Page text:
(U.P. Tech., Sem., Examination 2003-2004) (10 marks)
We have discussed QPSK technique in last article. The bandwidth requirement of QPSK is high Filters or other methods can overcome these problems, but they have other side effects. For example, filters alter the amplitude of the waveform.
MSK overcomes these problems. In MSK, the output waveform is continuous in phase hence there are no abrupt changes in amplitude. The sidelobes of MSK are very small hence bandpass filtering is not required to avoid interchannel interference. Figure 8.31 shows the waveform of MSK. The binary bit sequence is shown at the top. Figure 8.31(a) shows the corresponding NRZ
FIGURE 8.31            (a) Bipolar NRZ waveform representing bit sequence (b) Odd bit sequence waveforms b0(t) (c) Even bit sequence waveform be(t) (d) Waveforms of frequency fb/4 used for smoothing of be(t) and b0(t) (e) Modulating waveform of even sequence (f) Modulating waveform of odd sequence (g) Waveform of frequency fH (h) Waveform of frequency fL (i) MSK waveform.
waveform h(t). From b(t), two waveforms are generated for odd even bits. b0(t) represents odd bits and be(t) represents even bit Figure 8.31(b) and (c) shows the waveform of b0(t) and be(t). As shown in those waveforms b1, b3, b5 etc. are represented by odd waveform i.e., b0(t).
The duration of each bit in b0(t) or be(t) is 2Tb, whereas it is Tb in b(t) i.e.,
Ts = 2Tb                                                           …(8.79)
The waveforms b0(t) and be(t) have an offset of Tb. This offset is essential in MSK. Two waveforms sin 2p(t/Tb) and 2p(t/4Tb) are generated as shown in figure 8.31(d). The waveform of sin 2p (t4Tb) passes through zero at the end of symbol time in bo(t). Hence, one symbol duration of bo(t) consists of complete half cycle of cos 2p(t/4Tb). This means that similarly, one symbol duration of be(t) contains half cycle of sin 2p(t/Tb). Thus there is a phase shift of ‘T’b in sine and consine waveforms. be(f) is multiplied by sin 2p (t/4Tb) and bo(t) is multiplied by cons 2p(t/4Tb). These product waveforms are shown in figure 8.31 (e) and (f). The transmitted MSK signal is represented as under:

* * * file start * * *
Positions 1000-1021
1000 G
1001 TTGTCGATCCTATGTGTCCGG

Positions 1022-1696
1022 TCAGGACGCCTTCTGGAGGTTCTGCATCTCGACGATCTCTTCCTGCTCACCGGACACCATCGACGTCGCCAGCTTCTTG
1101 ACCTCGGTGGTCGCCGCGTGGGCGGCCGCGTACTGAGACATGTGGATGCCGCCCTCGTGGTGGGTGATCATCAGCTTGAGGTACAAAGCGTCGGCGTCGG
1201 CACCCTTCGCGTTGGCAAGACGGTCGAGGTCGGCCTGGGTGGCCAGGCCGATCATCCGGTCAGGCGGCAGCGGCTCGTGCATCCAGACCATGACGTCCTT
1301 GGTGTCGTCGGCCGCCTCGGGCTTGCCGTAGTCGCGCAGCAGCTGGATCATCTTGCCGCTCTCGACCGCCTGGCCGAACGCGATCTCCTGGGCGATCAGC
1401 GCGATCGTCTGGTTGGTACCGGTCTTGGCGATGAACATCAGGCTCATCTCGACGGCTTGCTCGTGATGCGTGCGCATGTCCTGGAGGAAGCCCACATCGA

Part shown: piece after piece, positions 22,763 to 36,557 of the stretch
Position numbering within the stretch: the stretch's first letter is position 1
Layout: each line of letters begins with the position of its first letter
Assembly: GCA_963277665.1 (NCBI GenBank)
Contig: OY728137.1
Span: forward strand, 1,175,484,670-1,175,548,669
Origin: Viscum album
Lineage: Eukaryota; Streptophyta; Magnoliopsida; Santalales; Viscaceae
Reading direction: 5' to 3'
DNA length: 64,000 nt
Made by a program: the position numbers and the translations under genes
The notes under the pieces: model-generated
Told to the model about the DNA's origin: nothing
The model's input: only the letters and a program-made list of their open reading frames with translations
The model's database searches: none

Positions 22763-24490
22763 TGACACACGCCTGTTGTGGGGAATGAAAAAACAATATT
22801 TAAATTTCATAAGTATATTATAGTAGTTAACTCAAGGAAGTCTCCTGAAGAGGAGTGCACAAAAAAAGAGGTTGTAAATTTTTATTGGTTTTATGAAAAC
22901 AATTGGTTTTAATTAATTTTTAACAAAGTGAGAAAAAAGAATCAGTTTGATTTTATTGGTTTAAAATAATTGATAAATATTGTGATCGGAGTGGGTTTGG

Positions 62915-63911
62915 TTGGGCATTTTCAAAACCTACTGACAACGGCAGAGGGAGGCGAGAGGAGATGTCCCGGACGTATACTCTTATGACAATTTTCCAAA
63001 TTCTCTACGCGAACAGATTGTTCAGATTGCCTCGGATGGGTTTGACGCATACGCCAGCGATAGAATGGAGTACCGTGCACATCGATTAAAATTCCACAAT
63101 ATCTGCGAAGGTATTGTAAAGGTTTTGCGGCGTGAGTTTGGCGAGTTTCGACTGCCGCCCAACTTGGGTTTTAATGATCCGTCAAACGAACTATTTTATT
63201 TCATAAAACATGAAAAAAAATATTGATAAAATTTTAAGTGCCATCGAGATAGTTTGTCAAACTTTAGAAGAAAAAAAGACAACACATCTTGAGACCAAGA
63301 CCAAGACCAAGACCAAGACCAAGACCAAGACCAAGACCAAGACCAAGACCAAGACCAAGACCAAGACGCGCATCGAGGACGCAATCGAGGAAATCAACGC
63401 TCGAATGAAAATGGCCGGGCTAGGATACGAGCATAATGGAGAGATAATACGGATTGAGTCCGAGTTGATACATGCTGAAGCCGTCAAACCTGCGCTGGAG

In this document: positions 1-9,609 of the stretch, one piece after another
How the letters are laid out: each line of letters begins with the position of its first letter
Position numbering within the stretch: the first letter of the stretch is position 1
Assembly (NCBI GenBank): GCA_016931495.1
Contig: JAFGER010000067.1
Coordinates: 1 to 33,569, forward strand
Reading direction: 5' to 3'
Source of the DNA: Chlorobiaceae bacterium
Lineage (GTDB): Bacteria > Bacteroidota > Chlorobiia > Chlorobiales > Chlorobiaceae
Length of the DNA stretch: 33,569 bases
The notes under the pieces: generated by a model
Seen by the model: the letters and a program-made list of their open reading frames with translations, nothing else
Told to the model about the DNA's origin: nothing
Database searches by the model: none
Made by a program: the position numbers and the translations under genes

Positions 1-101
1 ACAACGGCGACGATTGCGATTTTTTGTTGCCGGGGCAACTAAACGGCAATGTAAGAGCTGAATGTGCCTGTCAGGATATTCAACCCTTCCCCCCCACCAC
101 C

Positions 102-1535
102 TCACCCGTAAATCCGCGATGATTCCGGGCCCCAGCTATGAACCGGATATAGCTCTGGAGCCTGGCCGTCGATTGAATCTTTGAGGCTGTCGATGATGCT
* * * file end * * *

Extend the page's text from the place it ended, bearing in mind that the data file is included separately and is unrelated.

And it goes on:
s(t)=[be(t) sin(2p/4Tb)] cos(2pfct) + [b0(t) cos(2pt/4Tb)] sin (2pfct) …(8.80)
This means that the product signal be(t) sin (2pt/4Tb) and b0(t) cos (2pt/4Tb) modulate the quadrature carriers of frequency fc. We can write last equation as,
We know that fb =  then the last equation (8.7,1) becomes,
Let                                           CH(t) =
and                                          CL(t) =
and let                         fH = fc +                                                          …(8.76)
and                                          fL = fc                                                         …(8.77)
with these substitutions, equation (8.75) becomes,
s(t) =  CH(t) sin (2pfHt) +  CL(t) sin (2pfLt)         …(8.78)
If b0(t) = be(t) then CL(t) = 0 and CH(t) = ± 1, then last equation becomes,
s(t) =  CH(t) sin (2pfHt)                          …(8.79)
Hence, the transmitted frequency is fH.
If b0(t) = -be(t), then CL(t) = 0 and CL(t) = ± 1. Then equation (8.79) becomes,
s(t) =  CH(t) sin (2pfHt)                          …(8.80)
Hence, the transmitted frequency is fL.
The frequencies fH and fL are chosen such that cos(2pfHt) and sin (2pfLt) are orthogonal over the interval Tb. For orthogonality following relation must be satisfied i.e.,
This relation will be satisfied if we have integers ‘m’ and ‘n’ such that,
2p(fH – fL) Tb = np                                           …(8.82)
and                                             2p(fH + fL) Tb = mp                             …(8.83)
Let us substitue values of fH and fL from equations (8.74) and (8.75) in above relations. From equation (8.80), we get